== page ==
August 23, 2013
Silke Eberhard-Ulrich Gumpert
Peanuts & Vanities
Jazz Werkstatt JW 131
Frank Paul Schubert-Uwe Oberg
Shots & Coups
Gligg Records 055
As open-ended as the participants want it to be, the saxophone-piano duet has been a staple of Jazz ever since a saxophonist first leaned against the piano framework during a session. Although the results usually ends up on the lyrical side – c.f. Dave Brubeck and Paul Desmond, Archie Sheep and Horace Parlay and Lee Konitz with a clutch of different pianists – these German duos prove that the interface can be knotty as well as lulling.
Of the two groups, Wiesbaden-based pianist Use Oberg and Berlin-based saxophonist Frank Paul Schubert are similar in age and experience, having played with some of the top improvisers on the modern German scene, as well as recorded and worked with avatars of pioneering Free Jazz – Oberg with saxophonist Evan Parker and Schubert with percussionist Günter Baby Sommer. By happenstance Sommer`s closest long-time collaborator, Ulrich Gumpert, 68, is the pianist on Peanuts & Vanities, with alto saxophonist Silke Eberhard, who is many years younger. However besides leading her own bands Eberhard has also recorded duos with veteran pianists such as Dave Burrell and Aki Takase, while among his manifold achievements Gumpert recorded in duo with Steve Lacy.
The abstract/non-abstract nature of the CD’s 15 tracks is a bit of a puzzle however. Interrupted by two straightforward versions of Dizzy Gillespie’s “Salt Peanuts” and one of “The Peanut Vendor”, that was a hit for Stan Kenton, all other duets appear to be exercises in dissonance. An additional question involves the reasoning behind the six “Vanities” titles. No more-or-less abstract than the other nine pieces, the attributes aren’t something normally associated with Jazz musicians of any stripe.
During the speedy “Peanut” variations, the role models would seem to be the most extended and spikiest work that took place between Charlie Parker and the many pianists with whom he recorded. At the same time both Germans are very cognizant of the changes that have taken place since Bird’s 1955 death and make a point of emphasizing atonal line shattering as well as distilling themes to their most pressurized extensions. Creating a steely Bebop augmentation, Eberhard’s hardened puffs, tremolo patterning and reed bites are alternately complemented or challenged by Gumpert. Putting aide his usual Blues-Gospel-like inferences, metronomic pacing and generous note pumping end up making his pianism almost stately here, with touch of unsentimental romanticism added
Without downshifting into gentleness, the pianist adds smoother glissandi in such a way that his spreading note pattern help regularize the sax lines as well. With Gumpert creating an almost-Tristano-like backbeat, the reed sputters and sectional split tones began accepting balladic references, culminating in legato reading of “The Peanut Vendor”, on which Eberhard uses a near-clarinet-sounding pitch.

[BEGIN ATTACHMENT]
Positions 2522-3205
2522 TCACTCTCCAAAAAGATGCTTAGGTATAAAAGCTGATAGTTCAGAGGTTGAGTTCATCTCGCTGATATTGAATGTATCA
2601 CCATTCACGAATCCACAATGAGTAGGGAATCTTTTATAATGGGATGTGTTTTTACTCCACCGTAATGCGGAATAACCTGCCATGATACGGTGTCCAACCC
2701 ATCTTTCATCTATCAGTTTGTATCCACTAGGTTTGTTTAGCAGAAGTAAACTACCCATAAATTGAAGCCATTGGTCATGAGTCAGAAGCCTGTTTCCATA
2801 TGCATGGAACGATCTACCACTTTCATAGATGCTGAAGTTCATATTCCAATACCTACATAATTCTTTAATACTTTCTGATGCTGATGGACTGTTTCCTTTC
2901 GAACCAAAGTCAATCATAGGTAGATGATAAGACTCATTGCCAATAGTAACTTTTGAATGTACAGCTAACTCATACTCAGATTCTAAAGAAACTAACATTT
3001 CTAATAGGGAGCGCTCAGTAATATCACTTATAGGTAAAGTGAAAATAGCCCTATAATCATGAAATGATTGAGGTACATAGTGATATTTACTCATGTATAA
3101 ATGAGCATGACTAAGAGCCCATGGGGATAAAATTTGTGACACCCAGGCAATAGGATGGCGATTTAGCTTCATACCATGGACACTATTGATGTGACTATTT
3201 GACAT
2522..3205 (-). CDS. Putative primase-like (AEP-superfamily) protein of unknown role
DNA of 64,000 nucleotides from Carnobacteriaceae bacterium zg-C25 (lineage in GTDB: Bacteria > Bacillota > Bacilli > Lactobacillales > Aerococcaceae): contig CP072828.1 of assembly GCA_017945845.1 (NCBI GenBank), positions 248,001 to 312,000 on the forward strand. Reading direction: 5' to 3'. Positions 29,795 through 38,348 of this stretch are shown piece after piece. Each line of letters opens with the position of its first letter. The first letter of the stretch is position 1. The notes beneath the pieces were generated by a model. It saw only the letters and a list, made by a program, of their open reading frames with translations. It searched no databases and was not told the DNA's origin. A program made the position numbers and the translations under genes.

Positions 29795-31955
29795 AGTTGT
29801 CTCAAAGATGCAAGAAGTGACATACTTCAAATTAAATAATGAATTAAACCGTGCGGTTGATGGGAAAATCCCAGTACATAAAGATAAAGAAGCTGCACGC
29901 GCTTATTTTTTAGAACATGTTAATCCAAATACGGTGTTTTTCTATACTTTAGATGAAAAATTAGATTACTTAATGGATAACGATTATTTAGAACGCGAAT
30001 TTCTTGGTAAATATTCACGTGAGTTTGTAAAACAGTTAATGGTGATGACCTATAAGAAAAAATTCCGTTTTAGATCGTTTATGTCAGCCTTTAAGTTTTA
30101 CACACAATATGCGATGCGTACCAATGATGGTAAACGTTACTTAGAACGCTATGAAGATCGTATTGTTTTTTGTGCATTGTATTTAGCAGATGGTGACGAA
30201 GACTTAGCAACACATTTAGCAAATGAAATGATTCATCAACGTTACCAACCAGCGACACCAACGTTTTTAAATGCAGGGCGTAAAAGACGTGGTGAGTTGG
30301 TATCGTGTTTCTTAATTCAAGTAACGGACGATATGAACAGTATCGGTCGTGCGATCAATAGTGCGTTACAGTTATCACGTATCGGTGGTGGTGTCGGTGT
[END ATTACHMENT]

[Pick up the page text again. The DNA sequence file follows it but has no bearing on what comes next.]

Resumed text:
Ostensibly playing both soprano and alto saxophone, while dealing with a set of original instant compositions, Frank Paul Schubert’s narrative is more elastic than Eberhard’s; while Oberg’s keyboard strategy involves many more tropes than Gumpert’s. For instance on three subsequent tracks, “Sansevieria”, “Roadhouse Mugshot” and “Spodumen” the saxophonist moves from propelling nearly motionless air with wide vibrations to revealing pressurized, low-pitched, double-tonguing to finally overblowing violent multiphonics. In response, the pianist is surprisingly understated, with almost New music-like plinking; wide-ranging keyboard echoes and whorls and inner-piano string plinks coupled with heavy pedal pressure.
That doesn’t mean that Shots & Coups is an essay in cause and effect, but with both players experienced in duo strategies it’s evident that any challenge posed by one can’t be met by the other. Eventually Schubert and Oberg reach a climatic summation in “Paul's Cab, Again” – meaning subject to interpretation – where they attain the balladic mode, but express it without an ounce of sentimentality. Spiky outbursts and smooth oscillations are carefully balanced.
Before that though, they’ve individually proven that rewarding improv can be sourced for a variety of extended techniques. The sax man cycles through squirming staccato slurs that are met by hard syncopation from the pianist. Meanwhile a pile of cascading chords on the pianist’s part presages elevated tongue flutters from the saxophonist, with a follow-the-leader interface narrowed to a blended moderato line. On “Chant” undulating legato lines from both players are stretched to extremes without breaking and finally resolved as Oberg’s high-frequency strums easily complement Schubert’s staccato echoes.
Whether cohesion or abstraction is your preference, you will likely be satisfied with either or both of these saxophone-piano meetings.
Track Listing: Peanuts: 1. Peanuts #1 2. Peanuts #2 3. Peanuts #3 4. Salt Peanuts 5. Peanuts #4 6. Peanuts #5 7. Peanuts #6 8. Salt Peanuts again 9. Vanities # 1 10. Vanities #2 11.Vanities #3 12. Vanities #4 13. Vanities #5 14. Vanities #6 15, The peanut vendor-El Manisero
Personnel: Peanuts: Silke Eberhard (alto saxophone) and Ulrich Gumpert (piano)
Track Listing: Shots: 1. Gris De Bonne Heure 2. Fiduz I 3. Boules & Fields 4. Sansevieria 5. Roadhouse Mugshot 6. Spodumen 7. Chant 8. Fiduz II 9. Country Club 10. Paul's Cab, Again
Personnel: Shots: Frank Paul Schubert (alto and soprano saxophones) and Uwe Oberg (piano)